At the beginning of 2020, L’Atelier Imports began quietly releasing a new cigar—the LAT 46—to a small group of retailers who were ardent supporters of the brand. Yet despite its name, it’s not quite the same blend as other sizes in the LAT line.
The reason for that is that the wrapper has been swapped out to a lower priming, and thus lighter shade, of the Ecuadorian-grown Sancti Spiritus wrapper, while keeping the Nicaraguan binder and filler. This modified blend gets paired with a 5 5/8 x 46 corona size that was used for another variation of the LAT line, the Selection Speciale, otherwise known as the LAT 46 Selection Spéciale.
- L’Atelier LAT 46 Selection Spéciale (5 5/8 x 46) — March 2013
- L’Atelier LAT 46 (5 5/8 x 46) — January 2020
That cigar, released in March 2013, uses higher primings of the Sancti Spiritus wrapper, resulting in a noticeably darker color.
Just to be clear, this blend is closer to much closer to the original L’Atelier, Pete Johnson told halfwheel. He said if it were to be categorized, it would belong with the regular L’Atelier line as opposed to the Selection Speciale.
In terms of how the cigar was used, K.C. Johnson said that it is designed to be sold at stores that are the most ardent supporters of the L’Atelier Imports brand, and in particular, shops that booked events with him beginning in early 2020. It is sold on its own—as opposed to being an incentive cigar received with the purchase of other L’Atelier offerings—with individual cigars priced at $8.75 and boxes of 10 priced at $87.50. Additionally, once a store qualifies to get the cigars, they can reorder it in the future.
- Cigar Reviewed: L'Atelier LAT 46
- Country of Origin: Nicaragua
- Factory: My Father Cigars S.A.
- Wrapper: Ecuador (Sancti Spiritus)
- Binder: Nicaragua
- Filler: Nicaragua
- Length: 5 5/8 Inches
- Ring Gauge: 46
- Vitola: Corona Gorda
- MSRP: $8.50 (Box of 10, $85)
- Release Date: January 2020
- Number of Cigars Released: Regular Production
- Number of Cigars Smoked For Review: 3
Even though the L’Atelier LAT 46 wears a lighter wrapper than its regular production peers, the wrapper leaf is still a well-tanned, nutty brown color. Veins are very thin and flat for the most part, though the occasional one will pop up that stands out more than the others. The firmness is reminiscent of what I think of from Cuban cigars; firm at the core but showing just a bit more give than what might be the industry average at the moment. It’s also a bit softer than what I would expect from the My Father Cigars S.A. factory, an opinion again based on a more general assessment. Aroma from the foot is dry, slightly peppery, and increasingly smelling like dry firewood and kindling the more I sniff, though doing so also brings about a sweetness that makes me think of orange-infused simple syrup. With all of this, there’s something making the smell denser and heavier, and my initial thought is some sort of muffin or other baked good. The draw is near perfect in terms of airflow, and there feels to be a bit of softness to the air as it hits my palate. The flavor is mellower than the aroma, holding onto some of that muffin flavor and texture, but with almost none of the woods and only a fraction of the pepper and sweetness.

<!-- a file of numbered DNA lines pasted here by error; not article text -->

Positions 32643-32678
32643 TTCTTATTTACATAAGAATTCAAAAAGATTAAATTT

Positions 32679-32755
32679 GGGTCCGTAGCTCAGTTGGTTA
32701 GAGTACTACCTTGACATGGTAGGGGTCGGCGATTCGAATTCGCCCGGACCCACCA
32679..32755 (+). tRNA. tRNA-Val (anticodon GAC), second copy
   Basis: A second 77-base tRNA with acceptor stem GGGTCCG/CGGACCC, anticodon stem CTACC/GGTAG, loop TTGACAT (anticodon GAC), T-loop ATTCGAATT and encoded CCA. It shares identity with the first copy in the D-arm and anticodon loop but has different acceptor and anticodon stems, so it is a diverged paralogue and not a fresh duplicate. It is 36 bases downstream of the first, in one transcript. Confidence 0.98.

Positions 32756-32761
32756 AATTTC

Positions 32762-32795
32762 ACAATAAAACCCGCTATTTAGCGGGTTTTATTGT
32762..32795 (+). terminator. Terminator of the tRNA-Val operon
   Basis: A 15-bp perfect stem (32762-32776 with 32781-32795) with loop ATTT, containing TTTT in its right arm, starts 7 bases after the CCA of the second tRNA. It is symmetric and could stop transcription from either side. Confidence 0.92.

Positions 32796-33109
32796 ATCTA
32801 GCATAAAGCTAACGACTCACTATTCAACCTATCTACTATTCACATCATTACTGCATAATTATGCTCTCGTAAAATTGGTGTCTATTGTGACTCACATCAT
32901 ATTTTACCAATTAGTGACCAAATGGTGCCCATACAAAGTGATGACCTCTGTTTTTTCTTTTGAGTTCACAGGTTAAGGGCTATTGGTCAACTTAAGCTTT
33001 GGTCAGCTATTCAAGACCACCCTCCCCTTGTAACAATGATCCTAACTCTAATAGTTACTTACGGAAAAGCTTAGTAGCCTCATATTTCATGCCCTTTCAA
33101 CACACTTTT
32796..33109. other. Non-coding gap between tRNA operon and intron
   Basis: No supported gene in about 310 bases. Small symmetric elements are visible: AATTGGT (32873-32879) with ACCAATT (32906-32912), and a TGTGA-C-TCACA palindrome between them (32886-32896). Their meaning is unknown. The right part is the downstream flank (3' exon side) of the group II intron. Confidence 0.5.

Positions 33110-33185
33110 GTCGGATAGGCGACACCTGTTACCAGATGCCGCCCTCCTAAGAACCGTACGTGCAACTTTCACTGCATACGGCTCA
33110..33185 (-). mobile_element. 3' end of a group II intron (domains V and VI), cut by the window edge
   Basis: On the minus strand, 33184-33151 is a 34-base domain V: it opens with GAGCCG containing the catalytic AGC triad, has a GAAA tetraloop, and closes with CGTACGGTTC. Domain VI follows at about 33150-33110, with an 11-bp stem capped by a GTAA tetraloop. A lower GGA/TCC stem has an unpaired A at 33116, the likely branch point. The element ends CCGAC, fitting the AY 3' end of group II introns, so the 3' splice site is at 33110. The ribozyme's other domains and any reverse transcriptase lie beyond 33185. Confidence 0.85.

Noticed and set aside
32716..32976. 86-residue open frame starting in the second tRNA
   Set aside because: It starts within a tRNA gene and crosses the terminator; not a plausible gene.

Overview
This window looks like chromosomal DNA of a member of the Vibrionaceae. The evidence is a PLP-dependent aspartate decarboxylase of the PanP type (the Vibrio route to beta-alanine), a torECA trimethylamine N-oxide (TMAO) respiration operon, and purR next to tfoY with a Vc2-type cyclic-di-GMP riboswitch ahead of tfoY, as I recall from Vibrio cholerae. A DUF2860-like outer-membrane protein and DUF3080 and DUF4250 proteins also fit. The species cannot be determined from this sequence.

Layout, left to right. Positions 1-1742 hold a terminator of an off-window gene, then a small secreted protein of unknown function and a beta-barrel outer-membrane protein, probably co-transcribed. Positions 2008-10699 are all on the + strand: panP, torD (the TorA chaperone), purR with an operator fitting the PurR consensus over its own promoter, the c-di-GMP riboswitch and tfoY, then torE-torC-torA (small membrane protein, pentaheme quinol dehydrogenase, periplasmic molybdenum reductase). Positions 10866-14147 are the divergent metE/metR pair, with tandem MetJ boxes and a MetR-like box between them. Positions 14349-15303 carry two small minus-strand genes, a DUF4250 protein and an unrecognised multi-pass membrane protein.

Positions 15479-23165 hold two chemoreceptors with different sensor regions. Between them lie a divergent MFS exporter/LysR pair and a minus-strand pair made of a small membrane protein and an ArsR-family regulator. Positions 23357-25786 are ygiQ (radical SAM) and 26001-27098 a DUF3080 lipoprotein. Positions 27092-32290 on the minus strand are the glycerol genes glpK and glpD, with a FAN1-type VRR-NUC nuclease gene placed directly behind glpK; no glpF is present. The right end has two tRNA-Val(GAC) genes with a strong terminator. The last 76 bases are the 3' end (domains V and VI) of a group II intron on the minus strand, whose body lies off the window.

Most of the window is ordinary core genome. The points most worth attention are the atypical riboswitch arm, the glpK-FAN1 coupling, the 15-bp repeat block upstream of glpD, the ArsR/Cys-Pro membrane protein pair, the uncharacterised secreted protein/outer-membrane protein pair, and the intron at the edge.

The L’Atelier LAT 46 starts with an interesting flavor that gets me thinking about some kind of artisanal or lesser-known breads, the first thing that comes to mind as I try and pin down what I’m tasting. There seems to be just a bit of doughiness left in the flavor for me to pick up, but it’s not the dominant flavor, though one sample challenges that with a lot of creaminess. Pepper is pretty minimal out of the gate, and I wouldn’t say the cigar has much sweetness to offer either, whether the smoke is on the palate or through the nose. The ash builds up to about an inch in length fairly rapidly, and when it comes off I begin to get a warm nuttiness from each puff, while the lingering finish turns smokier and earthier, reminiscent of the progression of a charcoal grill going from full of food to cooling and eventually out, just condensed and with a peppery finish refusing to leave my senses. Flavor and body sit around the medium-plus mark, while strength is medium at most in the early goings. The draw, burn and smoke production are all very good.